Origin: A tweet by Russty_Russ in 2020 (and a further identical tweet by Russty_Russ in 2022). The tweet contains a clip of dungeoneer Maeve (Series 1 Team 2) entering the Level 1 clue room and being told she was "in a green room with a table on". Russty_Russ presents this clip, his 'fave moment', as the production crew having 'forgot[ten] to put the fancy computer effects on for the advisers that the tv viewers at home automatically see"'.

Here's an official ITV clip from the scene.

Reality: The scenario that Russty_Russ is positing would have involved a combined level of unawareness and incompetence on the part of production, post-production and advisers that is extremely implausible.

Even if the advisors had somehow been allowed to (unknowingly?) misinterpret the chromakey void as a dungeon room, Knightmare always used bluescreen and never greenscreen. That was pointed out to Russty_Russ in 2020 but didn't stop him sharing his myth a second time with his nearly 28,000 followers.

I can far more easily believe that the adviser, under pressure in the unusual and unfamiliar filming situation, simply said "green" when she meant to say "grey" (the colour of the walls).
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Re: Knightmare urban myths

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Myth: Some advisors deliberately sabotaged their own quests for amusement value.

Origin: Jamie Andrew's 2022 Knightmare article for Den of Geek:

'Sometimes all four kids had to wait around for an hour or so between 'rooms' while the production team re-dressed the set. Sometimes during these hiatuses a team would grow so bored and restless that upon resumption of their quest they'd intentionally kill the conquestant [sic] just for a laugh. This is why kids aren't allowed to vote or drive.'

Jamie has said on Twitter that he 'extrapolated [this] from an old Guardian interview with Hugo [Myatt] and Tim [Child].' That would be Ben Child's 2013 article for The Guardian in which Tim Child said:

'From the beginning, Knightmare was in crisis because production was terribly slow. The kids would be waiting an hour to film a scene that lasted a minute and a half. Inevitably, they lost enthusiasm and did silly things. Some teams would walk their dungeoneer off a precipice for no reason. Others would put a useless clue into their knapsack and later die in humiliating fashion because they did not have the right key to a particular door, or the right spell to dismiss a monster.'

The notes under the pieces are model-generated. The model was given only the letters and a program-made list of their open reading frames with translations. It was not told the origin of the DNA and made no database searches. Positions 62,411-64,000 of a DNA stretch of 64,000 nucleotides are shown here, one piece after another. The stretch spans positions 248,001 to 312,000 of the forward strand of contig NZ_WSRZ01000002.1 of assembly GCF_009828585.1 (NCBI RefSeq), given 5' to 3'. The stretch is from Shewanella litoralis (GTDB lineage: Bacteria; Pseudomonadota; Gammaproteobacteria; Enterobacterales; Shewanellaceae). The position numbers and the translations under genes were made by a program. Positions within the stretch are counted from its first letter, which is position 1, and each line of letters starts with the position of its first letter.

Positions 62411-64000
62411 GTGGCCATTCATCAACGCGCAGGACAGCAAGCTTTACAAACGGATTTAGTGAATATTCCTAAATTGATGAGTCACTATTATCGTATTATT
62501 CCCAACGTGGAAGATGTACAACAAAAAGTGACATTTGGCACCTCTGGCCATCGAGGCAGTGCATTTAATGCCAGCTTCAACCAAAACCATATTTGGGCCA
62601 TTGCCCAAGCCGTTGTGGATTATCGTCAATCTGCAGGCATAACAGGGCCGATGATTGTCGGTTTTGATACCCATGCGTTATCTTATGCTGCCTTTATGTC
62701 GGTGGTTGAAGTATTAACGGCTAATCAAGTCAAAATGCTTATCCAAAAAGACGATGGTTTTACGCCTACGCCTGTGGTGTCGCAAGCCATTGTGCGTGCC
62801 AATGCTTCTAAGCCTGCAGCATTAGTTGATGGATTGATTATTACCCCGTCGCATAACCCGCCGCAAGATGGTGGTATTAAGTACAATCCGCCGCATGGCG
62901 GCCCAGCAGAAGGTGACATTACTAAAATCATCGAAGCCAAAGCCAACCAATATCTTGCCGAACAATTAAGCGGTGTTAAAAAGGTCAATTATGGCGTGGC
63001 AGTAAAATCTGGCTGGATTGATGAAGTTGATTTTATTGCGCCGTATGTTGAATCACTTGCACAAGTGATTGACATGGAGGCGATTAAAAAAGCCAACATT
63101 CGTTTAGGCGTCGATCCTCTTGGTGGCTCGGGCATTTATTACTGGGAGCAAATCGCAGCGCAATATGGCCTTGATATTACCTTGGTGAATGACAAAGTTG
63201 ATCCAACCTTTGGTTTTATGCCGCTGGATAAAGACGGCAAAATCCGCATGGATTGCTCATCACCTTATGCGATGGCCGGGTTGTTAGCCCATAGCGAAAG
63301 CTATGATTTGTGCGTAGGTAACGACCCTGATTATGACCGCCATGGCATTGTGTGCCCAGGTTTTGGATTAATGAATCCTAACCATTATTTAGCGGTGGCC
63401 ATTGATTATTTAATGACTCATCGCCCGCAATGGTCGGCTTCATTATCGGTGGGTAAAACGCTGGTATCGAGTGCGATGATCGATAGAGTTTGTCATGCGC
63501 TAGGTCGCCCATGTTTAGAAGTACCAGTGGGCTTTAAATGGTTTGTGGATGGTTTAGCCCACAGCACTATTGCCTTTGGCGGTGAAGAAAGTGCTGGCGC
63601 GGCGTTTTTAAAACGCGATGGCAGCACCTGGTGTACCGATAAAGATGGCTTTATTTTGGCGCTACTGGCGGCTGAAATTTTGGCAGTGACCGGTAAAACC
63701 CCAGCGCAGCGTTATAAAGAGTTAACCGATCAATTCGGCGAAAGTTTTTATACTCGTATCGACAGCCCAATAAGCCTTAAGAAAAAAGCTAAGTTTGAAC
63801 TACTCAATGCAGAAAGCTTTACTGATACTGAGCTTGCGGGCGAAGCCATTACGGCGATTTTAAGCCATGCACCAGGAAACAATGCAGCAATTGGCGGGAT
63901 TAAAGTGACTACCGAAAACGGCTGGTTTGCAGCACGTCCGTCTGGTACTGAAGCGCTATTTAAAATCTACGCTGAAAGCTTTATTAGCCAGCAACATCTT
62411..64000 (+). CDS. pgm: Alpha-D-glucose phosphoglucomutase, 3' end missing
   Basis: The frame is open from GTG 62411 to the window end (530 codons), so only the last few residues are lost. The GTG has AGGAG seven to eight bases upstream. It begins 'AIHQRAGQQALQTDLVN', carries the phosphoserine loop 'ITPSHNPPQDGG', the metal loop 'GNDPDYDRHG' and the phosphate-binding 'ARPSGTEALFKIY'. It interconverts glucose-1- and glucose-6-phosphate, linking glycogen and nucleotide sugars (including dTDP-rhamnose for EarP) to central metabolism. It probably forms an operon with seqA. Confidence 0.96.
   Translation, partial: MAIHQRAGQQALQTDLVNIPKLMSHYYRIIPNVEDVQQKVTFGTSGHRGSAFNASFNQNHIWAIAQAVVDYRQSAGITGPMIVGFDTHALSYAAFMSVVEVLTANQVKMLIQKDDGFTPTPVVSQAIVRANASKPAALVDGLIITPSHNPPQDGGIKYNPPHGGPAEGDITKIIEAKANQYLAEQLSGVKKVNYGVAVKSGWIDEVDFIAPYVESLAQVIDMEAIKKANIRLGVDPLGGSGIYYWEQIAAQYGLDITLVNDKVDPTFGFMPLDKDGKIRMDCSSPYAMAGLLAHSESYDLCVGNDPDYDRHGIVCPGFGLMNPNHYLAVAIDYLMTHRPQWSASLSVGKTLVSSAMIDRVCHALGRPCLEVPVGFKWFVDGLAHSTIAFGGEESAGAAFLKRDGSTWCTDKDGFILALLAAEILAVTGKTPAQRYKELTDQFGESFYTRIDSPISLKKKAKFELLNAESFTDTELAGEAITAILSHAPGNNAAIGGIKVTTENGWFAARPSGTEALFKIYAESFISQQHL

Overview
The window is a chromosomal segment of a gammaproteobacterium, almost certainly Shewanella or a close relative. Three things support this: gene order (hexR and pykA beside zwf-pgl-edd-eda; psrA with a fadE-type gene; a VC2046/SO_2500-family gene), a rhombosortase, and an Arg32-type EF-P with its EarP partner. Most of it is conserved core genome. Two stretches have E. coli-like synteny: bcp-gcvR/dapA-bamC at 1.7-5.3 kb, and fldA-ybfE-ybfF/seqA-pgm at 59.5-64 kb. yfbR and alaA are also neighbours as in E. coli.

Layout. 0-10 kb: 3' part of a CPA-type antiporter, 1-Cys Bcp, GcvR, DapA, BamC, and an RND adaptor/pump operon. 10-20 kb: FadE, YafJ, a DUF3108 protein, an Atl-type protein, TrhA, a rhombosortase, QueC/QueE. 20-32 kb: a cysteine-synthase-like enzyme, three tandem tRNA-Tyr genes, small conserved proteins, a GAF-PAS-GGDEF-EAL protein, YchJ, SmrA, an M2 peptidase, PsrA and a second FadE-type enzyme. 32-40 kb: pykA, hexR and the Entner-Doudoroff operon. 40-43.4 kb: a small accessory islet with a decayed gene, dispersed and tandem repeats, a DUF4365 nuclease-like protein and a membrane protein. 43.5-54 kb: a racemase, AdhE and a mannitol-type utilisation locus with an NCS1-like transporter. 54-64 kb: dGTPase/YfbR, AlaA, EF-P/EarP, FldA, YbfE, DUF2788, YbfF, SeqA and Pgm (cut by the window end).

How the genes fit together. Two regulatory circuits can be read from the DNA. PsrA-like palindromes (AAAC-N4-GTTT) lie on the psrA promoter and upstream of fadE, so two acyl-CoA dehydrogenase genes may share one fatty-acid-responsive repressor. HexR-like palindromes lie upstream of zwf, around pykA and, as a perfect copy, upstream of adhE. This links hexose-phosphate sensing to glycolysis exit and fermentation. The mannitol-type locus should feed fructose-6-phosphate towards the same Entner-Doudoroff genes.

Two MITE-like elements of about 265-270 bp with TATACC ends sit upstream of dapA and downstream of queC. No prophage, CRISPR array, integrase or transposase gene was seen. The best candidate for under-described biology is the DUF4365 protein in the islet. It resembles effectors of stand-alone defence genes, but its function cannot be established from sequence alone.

Reality: There's no record anywhere of advisors deliberately killing off their dungeoneer. Unless any such accounts come to light, Tim's comment about contestants doing 'silly things' is best interpreted as referring to silly mistakes - "Simon, sidestep to your left" being the prime example - as opposed to purposely wrecking a highly sought-after TV experience which the team would have auditioned and travelled miles for.


Myth: The dungeoneer in the opening sequence of Knightmare Series 6-8 (and the 2013 YouTube Geek Week special, and later episodes of Spanish remake El Rescate Del Talismán) is the son of Knightmare creator Tim Child.

Origin: Illusion, creator and former admin of Knightmare.com:
Illusion wrote: 17 Oct 2005, 18:31
keeds wrote: 2 questions that i have often wondered about
1.How did they attract dungeoneers for series 1?Later series could sell on the reputation of knightmare but this wasnt the case in 1987.
2.Who was the kid on series 6-8 opening credits and how was he recruited?
1. Dunno, maybe they asked schools like Fun House did.

2. I believe this was Tim Child's son.
Reality: So near yet so far. It was Tim Child's daughter. Source: Jennie Child herself, via a September 2022 LinkedIn post:

'I spent the summer holidays on set and even managed to become the dungeoneer in the starting credits at one point.'

How pleasing to still be getting new pieces of the Knightmare puzzle 35 years on.

(On reflection, you could argue that more than one person might have played the dungeoneer, but it does appear to be the same person throughout the sequence.)

Ben Child a.k.a. Tim's son played Garstang in the Geek Week episode.
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Re: Knightmare urban myths

Post by Mystara »

I was sure that I asked Tim who the dungeoneer was in the intro sequence at the convention and he replied with "just some model" or "just some actor" or something fairly dismissive.

Is it possible Jennie was referring to a teaser rather than the credit sequence itself?

I've just rewatched the opening sequence. I admit I had always thought it was a boy. But now I'm torn. There are some sequences where the gait and arm joint appears feminine. But there are others where it appears more masculine. The poor resolution of the sequence doesn't help.

Overall, I would still guess it's a boy. But I'm now less confident than I once was.
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Re: Knightmare urban myths

Post by Canadanne »

She could also mean the end credits of some Series 4 episodes, with the dungeoneer wandering around Framlingham Castle?
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Re: Knightmare urban myths

Post by Mystara »

Hm, yes indeed. Good point, Canadanne.